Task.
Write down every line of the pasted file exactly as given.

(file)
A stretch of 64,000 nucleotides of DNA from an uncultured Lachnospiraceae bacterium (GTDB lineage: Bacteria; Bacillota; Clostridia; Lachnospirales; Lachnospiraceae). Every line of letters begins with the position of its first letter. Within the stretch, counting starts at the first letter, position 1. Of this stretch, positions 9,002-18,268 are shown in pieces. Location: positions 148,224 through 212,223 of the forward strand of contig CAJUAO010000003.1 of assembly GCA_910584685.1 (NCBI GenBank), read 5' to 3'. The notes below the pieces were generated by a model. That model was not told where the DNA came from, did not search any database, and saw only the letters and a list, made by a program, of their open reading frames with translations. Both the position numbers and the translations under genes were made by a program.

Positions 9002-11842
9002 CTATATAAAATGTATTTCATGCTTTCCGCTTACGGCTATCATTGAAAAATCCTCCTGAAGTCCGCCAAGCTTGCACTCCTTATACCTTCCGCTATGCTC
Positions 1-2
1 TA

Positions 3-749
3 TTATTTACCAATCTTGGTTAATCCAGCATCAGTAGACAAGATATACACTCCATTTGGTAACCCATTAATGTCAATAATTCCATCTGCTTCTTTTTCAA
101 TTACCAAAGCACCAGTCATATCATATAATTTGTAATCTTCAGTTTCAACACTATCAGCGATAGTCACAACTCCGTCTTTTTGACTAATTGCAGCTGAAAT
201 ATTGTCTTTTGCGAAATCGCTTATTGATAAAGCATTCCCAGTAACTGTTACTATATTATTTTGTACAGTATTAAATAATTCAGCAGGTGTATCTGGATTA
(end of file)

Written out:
A stretch of 64,000 nucleotides of DNA from an uncultured Lachnospiraceae bacterium (GTDB lineage: Bacteria; Bacillota; Clostridia; Lachnospirales; Lachnospiraceae). Every line of letters begins with the position of its first letter. Within the stretch, counting starts at the first letter, position 1. Of this stretch, positions 9,002-18,268 are shown in pieces. Location: positions 148,224 through 212,223 of the forward strand of contig CAJUAO010000003.1 of assembly GCA_910584685.1 (NCBI GenBank), read 5' to 3'. The notes below the pieces were generated by a model. That model was not told where the DNA came from, did not search any database, and saw only the letters and a list, made by a program, of their open reading frames with translations. Both the position numbers and the translations under genes were made by a program.

Positions 9002-11842
9002 CTATATAAAATGTATTTCATGCTTTCCGCTTACGGCTATCATTGAAAAATCCTCCTGAAGTCCGCCAAGCTTGCACTCCTTATACCTTCCGCTATGCTC
Positions 1-2
1 TA

Positions 3-749
3 TTATTTACCAATCTTGGTTAATCCAGCATCAGTAGACAAGATATACACTCCATTTGGTAACCCATTAATGTCAATAATTCCATCTGCTTCTTTTTCAA
101 TTACCAAAGCACCAGTCATATCATATAATTTGTAATCTTCAGTTTCAACACTATCAGCGATAGTCACAACTCCGTCTTTTTGACTAATTGCAGCTGAAAT
201 ATTGTCTTTTGCGAAATCGCTTATTGATAAAGCATTCCCAGTAACTGTTACTATATTATTTTGTACAGTATTAAATAATTCAGCAGGTGTATCTGGATTA